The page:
SECRET #1: CLASSIC CHEDDAR IS BETTER
Many recipes call for cheesy additions of gruyère, fontina, brie, gouda, and even blue cheese. But we wanted our ultimate recipe to deliver classic mac and cheese flavor—meaning we wanted it to taste like cheddar. We tried a few of these other cheeses in a blend with cheddar but the only one that still tasted iconic was this macaroni and cheese, which called for a combination of cheddar and parmesan. The parm brought a nuttiness that rounded out the cheddar flavor rather than distracting from it. We chose extra-sharp cheddar to stand out in our béchamel sauce (more on that below). Add we recommend you shred your own cheese. That bagged stuff at the grocery store usually has stabilizers, a drier texture, and less flavor than a hunk of cheddar does.
SECRET #2: ADD CREAM TO MAKE A SUPER-RICH SAUCE
The most crucial element of this casserole is the basic white sauce (aka béchamel), which serves as a creamy vehicle for all that cheese.
We tried making béchamel with milk, which was delicious but didn’t have the luscious creaminess that we were looking for in our mac and cheese. So we took inspiration from Macaroni and Cheese with Garlic Bread Crumbs and tried a combination of milk and cream, which added the indulgent texture we were seeking. Another key for success we discovered: Be sure to whisk in the cheese in three stages, making sure it melts completely at each stage before adding more. You’ll have the creamiest, cheesiest sauce possible in no time.
SECRET #3: ADD A DASH OF MUSTARD POWDER FOR A KICK
In many recipes, there’s a special ingredient that might not be immediately detectable but boosts the other flavors in a dish. We tried a few spices like cayenne pepper and nutmeg, but were blown away by the addition of mustard powder used in this macaroni and cheese recipe. The mustard powder brings a subtle, horseradish-like heat that highlights the flavor of the cheddar in the best way possible.
SECRET #4: UPGRADE YOUR BREADCRUMB TOPPING WITH GARLIC AND PARM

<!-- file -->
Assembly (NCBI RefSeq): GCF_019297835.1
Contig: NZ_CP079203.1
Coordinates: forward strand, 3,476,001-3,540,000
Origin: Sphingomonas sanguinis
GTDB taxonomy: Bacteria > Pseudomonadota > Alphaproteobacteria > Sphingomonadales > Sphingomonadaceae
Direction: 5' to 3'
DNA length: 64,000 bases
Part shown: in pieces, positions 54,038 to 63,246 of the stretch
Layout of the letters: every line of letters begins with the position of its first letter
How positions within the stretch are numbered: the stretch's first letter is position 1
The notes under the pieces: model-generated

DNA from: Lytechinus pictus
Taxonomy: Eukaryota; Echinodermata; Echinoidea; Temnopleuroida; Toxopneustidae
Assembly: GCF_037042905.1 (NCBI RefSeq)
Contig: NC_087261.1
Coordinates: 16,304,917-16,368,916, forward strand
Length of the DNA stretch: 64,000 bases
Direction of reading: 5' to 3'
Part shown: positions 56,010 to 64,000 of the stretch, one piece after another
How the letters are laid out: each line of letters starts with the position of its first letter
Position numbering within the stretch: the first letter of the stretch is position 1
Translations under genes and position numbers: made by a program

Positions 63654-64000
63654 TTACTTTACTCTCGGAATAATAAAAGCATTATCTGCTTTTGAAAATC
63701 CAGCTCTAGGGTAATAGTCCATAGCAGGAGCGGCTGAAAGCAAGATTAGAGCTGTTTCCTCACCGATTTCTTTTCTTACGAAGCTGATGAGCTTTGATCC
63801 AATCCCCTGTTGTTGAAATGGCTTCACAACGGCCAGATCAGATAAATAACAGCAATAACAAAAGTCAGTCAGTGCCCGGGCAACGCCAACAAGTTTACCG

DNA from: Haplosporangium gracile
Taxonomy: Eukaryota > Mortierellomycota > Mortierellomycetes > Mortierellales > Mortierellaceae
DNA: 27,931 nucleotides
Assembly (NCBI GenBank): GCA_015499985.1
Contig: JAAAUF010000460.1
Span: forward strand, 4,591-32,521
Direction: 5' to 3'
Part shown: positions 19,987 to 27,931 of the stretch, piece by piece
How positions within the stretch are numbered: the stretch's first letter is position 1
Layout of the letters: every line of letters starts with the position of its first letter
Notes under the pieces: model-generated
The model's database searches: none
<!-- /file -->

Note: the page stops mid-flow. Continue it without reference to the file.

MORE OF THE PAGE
Next, we tackled the great debate over traditional breadcrumbs vs. panko (Japanese breadcrumbs). With its light and airy texture and supreme crunch, panko won over our hearts. But we didn’t stop there. We were inspired by Macaroni and Cheese with Garlic Bread Crumbs to cook the panko in butter with garlic until lightly toasted. This recipe for macaroni and cheese taught us to fold some Parmesan cheese into the breadcrumbs, which adds another layer of flavor to the crunchy topping.
DON’T FORGET TO SEASON!
Like so many other foods, forgetting to season your mac and cheese can make it fall flat. But don’t worry, we’ve got you covered. We season in 3 steps in our recipe: the topping, the sauce, and while cooking the macaroni. Plus, parmesan brings a natural saltiness to both the topping and the cheese sauce.
We’re not going for any gimmicks here, Our Favorite Macaroni and Cheese doesn’t need bacon, lobster, or truffles to make it special. It’s the perfect combination of creamy, cheesy, and crispy with just the right amount of kick from the mustard powder. Life is too short to eat mac and cheese from a box, so go ahead and make this recipe your go-to comfort dish this fall.
For the topping:
2 tablespoons unsalted butter, plus more for baking dish
2 tablespoons extra-virgin olive oil
2 cups panko (Japanese breadcrumbs)
2 large garlic cloves, minced
2 ounces finely grated Parmesan (about 1/2 cup)
1/2 teaspoon kosher salt
For the macaroni and sauce:
2 teaspoons kosher salt, plus more
1 pound dried elbow macaroni
1/2 cup (1 stick) unsalted butter
6 tablespoons all-purpose flour
4 cups whole milk
3/4 cup heavy cream
1/2 teaspoon ground white pepper
1 1/2 tablespoons mustard powder
16 ounces coarsely grated extra-sharp cheddar (about 6 cups)
2 ounces grated Parmesan (about 1/2 cup)
9- by 13-inch baking dish
Preheat oven to 400°F with rack in the middle of oven. Butter the baking dish.
Make the topping:
In a large skillet over medium heat, heat butter and oil until butter foam subsides. Add panko and garlic; cook, stirring, until crumbs are golden brown, 4–6 minutes. Transfer crumbs to a medium bowl, stir in Parmesan and salt, and set aside.
Prepare the macaroni and sauce:
Set a large, covered pot of salted water over high heat to boil. Add macaroni and cook until just al dente (avoid overcooking). Drain macaroni and set aside.
In a large wide pot over medium-low heat, melt the butter. Sprinkle flour over butter, whisking to incorporate and make a roux. Cook, stirring constantly with a wooden spoon, until roux is light golden, about 4 minutes. Gradually pour in milk and cream, whisking constantly to incorporate and make a béchamel sauce. Raise heat to medium-high and bring sauce to a low boil, whisking constantly. Reduce to a simmer, whisking occasionally, and cook until béchamel sauce is thick and coats the back of a spoon, about 3 minutes more.
Add 2 tsp. salt, pepper, and mustard powder. Add the cheeses in three batches, whisking until each addition is completely melted before adding more. Remove from heat.
Add the drained macaroni to the pot with the cheese sauce and stir well to coat. Transfer macaroni mixture to the buttered baking dish and place on a rimmed baking sheet. Sprinkle topping evenly over macaroni and bake until golden and bubbling, 18–22 minutes. Let cool 15 minutes before serving.